Malta to join global climate strike march on Friday

Hundreds of people are expected to take to the streets of Valletta on Friday to demand action to tackle climate change.

As part of a worldwide movement inspired by the Swedish schoolgirl Greta Thunberg, people are being encouraged to protest against global warming.

The Malta climate strike will start at around 5.30pm on Friday 20 September 20 at the Triton Fountain in Floriana.

From there, the march will set off at around 6pm and make its way through City Gate towards the Maltese Parliament in Valletta, where a rally will be held.

Here’s all you need to know about the global climate strike:

When is the climate strike?

The first strike will take place on Friday 20 September and is designed to coincide with a UN emergency climate action summit in New York.

A number of different Maltese organisations have signed up, including Friends of the Earth Malta, the Bicycle Advocacy GroupNature Trust – FEE Malta, KSU – Kunsill Studenti Universitarji, MSPCA – formerly SPCA Malta, The Astronomical Society of Malta, the Kamra tal-Periti, FAA Flimkien Ghal Ambjent Ahjar and many more.


Where are strikes taking place?

All over the world, including America, Australia, Chile, Kenya and Germany.

Strikes will also take place across the UK, with major protests in London, Birmingham, Manchester, Edinburgh and Glasgow.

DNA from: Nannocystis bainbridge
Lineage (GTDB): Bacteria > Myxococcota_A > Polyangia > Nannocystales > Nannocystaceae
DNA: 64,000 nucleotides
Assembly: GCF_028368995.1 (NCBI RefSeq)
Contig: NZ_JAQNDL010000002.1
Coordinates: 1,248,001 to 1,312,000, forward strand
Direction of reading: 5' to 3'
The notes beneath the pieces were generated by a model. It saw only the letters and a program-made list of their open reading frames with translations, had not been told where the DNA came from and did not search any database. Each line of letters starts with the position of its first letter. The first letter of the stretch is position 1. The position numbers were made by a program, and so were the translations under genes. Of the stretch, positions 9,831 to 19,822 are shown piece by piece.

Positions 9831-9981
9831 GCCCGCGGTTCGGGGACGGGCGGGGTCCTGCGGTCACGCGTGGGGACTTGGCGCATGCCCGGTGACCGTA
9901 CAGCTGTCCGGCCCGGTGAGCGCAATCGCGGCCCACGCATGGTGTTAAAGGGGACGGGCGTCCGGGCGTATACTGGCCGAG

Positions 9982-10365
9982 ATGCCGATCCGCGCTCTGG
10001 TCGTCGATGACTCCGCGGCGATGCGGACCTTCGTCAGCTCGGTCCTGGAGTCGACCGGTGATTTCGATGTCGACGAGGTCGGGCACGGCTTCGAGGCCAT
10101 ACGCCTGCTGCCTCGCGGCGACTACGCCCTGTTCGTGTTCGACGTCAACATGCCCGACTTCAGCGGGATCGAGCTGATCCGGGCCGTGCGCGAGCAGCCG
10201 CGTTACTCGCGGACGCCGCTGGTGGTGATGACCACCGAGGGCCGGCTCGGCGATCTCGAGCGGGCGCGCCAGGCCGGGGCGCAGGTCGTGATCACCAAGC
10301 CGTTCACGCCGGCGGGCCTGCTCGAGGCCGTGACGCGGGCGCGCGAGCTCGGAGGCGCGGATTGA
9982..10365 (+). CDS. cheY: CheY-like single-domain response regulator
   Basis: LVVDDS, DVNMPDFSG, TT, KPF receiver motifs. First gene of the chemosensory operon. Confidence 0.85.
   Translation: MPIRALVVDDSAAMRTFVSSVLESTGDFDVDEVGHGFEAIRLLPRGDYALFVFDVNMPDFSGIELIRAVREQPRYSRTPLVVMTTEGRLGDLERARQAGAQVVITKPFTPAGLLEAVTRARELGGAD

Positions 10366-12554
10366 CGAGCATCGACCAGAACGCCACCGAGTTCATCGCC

How many will take part?

Organisers of the Valletta event expect hundreds to be there.

People of all ages and backgrounds have been encouraged to attend.


What is the climate strike?

School student Greta Thunberg inspired a global movement when she sat in front of the Swedish parliament building to demand action on climate change, inspiring the Fridays for Future movement.

Fridays for Furture evolved into the Youth Strike for Cimate movement, which says its students are ‘driven by an alarming lack of Government leadership on climate action over previous decades.’

The coalition is calling on Malta’s government to declare ‘a state of climate emergency’ and educate the Maltese public in the seriousness of global warming.

They are also demanding changes to the school curriculum which will include education about climate change.

Why protest?

Global Climate Strike says humanity needs ‘to act right now to stop burning fossil fuels’, but that ‘it’s going to take all of us working together to succeed’.

It says protests will demonstrate that people ‘are no longer willing to continue with business as usual’, with the ‘urgency of the climate crisis’ requiring a ‘new approach and a just response’.

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